Wahoo, we are up to 13.7lbs! Awesome... The doctors said to keep doing exactly what I am doing. But the truth is, at times I don't even know what I am doing. I will give you a glimpse into my night schedule.... All this starts at 8pm when I start his continuous feed and give him his enzymes, then at 10 I give his antibiotic, then at 12 I have to change the formula and give night meds, then at 1 am I give the last med for the night, then at 4am I undo the continuous feed and give more meds then start my day. This does not include the 2 sessions of breathing treatments, or CPTs we do for him every morning and night. So you may be asking when do I sleep? I don't! I don't mind because I love how healthy and happy Bryce. I just have to remember that one day we will find the CURE!!!
This was just published on the CF foundation website. We are getting one step closer to finding a cure.
“Improving Access to Clinical Trials Act” Passes U.S. House, Heads to President for Signature
September 23, 2010 Today the U.S. House of Representatives passed the “Improving Access to Clinical Trials Act” (I-ACT), in a victory for the Cystic Fibrosis Foundation, its advocates and 120 other health advocacy organizations.
The bill, which passed the Senate Aug. 5, now goes to President Obama’s desk for his signature. He is expected to sign it. This legislation enables patients with rare diseases to participate in clinical trials without losing eligibility for public healthcare benefits. Passage of this legislation is particularly important for people with CF, a rare genetic disease.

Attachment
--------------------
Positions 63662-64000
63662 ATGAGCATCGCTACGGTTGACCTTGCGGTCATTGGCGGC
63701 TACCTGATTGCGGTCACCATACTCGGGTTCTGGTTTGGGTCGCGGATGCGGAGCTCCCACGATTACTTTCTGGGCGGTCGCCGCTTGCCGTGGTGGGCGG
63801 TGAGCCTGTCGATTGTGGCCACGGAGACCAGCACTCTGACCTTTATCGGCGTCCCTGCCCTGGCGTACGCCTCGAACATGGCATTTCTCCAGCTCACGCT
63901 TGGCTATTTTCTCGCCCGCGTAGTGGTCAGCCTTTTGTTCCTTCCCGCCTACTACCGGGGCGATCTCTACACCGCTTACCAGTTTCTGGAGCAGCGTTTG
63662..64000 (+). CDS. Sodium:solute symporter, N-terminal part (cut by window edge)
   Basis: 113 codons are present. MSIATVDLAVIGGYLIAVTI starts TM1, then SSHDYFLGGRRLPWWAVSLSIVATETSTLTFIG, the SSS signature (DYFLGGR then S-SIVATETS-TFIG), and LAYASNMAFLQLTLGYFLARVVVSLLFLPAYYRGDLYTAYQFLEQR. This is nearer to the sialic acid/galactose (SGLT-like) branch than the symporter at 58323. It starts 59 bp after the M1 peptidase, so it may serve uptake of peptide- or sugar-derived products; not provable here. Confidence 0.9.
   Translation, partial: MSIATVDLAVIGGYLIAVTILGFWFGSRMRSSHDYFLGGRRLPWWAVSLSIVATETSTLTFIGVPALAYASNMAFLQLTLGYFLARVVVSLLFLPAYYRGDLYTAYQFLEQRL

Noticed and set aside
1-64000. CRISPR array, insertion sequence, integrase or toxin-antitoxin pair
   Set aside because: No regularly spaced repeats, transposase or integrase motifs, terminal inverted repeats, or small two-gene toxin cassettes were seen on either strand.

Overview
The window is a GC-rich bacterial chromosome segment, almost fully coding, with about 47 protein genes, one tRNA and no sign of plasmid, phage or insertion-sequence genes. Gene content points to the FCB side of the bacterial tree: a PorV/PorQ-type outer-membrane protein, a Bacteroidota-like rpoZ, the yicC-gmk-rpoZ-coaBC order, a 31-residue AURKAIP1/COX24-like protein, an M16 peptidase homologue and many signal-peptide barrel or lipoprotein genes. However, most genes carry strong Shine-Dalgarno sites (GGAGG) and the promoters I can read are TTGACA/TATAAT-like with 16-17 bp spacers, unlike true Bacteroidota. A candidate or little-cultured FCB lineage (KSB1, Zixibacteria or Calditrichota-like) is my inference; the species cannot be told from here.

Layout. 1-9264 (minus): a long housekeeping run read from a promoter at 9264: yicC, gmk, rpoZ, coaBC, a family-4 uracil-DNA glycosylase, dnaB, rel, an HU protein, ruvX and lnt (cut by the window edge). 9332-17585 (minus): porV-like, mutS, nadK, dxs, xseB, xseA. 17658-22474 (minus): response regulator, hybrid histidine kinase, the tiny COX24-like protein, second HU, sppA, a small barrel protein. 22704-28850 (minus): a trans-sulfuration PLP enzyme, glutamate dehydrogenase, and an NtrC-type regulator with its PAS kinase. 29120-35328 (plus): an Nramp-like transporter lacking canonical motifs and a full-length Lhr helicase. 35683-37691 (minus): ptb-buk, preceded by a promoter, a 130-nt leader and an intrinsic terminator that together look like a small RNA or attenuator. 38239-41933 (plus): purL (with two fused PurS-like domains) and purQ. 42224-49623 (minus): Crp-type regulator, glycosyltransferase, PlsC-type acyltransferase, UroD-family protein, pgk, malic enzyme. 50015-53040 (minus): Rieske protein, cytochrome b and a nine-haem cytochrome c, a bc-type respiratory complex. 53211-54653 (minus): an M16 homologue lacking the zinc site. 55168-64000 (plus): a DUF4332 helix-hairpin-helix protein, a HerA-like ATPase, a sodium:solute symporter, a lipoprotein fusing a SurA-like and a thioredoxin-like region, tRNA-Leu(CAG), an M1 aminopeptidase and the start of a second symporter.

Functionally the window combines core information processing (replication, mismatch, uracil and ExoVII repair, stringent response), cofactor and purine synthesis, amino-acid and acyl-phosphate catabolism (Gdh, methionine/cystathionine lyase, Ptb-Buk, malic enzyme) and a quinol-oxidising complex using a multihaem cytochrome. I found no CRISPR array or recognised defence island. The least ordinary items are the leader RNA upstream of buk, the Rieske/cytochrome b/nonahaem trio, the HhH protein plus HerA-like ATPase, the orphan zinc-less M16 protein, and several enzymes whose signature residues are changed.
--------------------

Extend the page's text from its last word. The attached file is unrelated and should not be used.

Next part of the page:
A limited patient population makes it challenging to find enough people to participate in research studies evaluating the effectiveness of promising new drugs.
“Because of this groundbreaking legislation, people with CF and other rare diseases will no longer be forced to choose between critical health care coverage and participation in research that could lead to the development of a cure for our most serious illnesses,” said Robert J. Beall, Ph.D., president and CEO of the Cystic Fibrosis Foundation.
“We are grateful to our champions in Congress for approving this bill, which will help move new treatments more swiftly from the lab to the patients who need them most.”
Cystic Fibrosis Caucus Co-Chairs, Reps. Edward Markey, D-Mass., and Cliff Stearns, R-Fla., led the effort to pass the bill in the House. The House version of this legislation, HR 2866, has 141 co-sponsors.
The Senate version of the legislation, S. 1674, was introduced by Sen. Ron Wyden, D-Ore., with Sens. Chris Dodd, D-Conn., James Inhofe, R-Okla., Richard Shelby, R-Ala., and Dick Durbin, D-Ill., as original co-sponsors. An additional 17 co-sponsors signed on.
Current law prevents many people who receive Supplemental Security Income (SSI) from accepting research compensation because it makes them ineligible to receive government medical benefits. This penalty has stopped significant numbers of people with rare diseases from participating in clinical studies.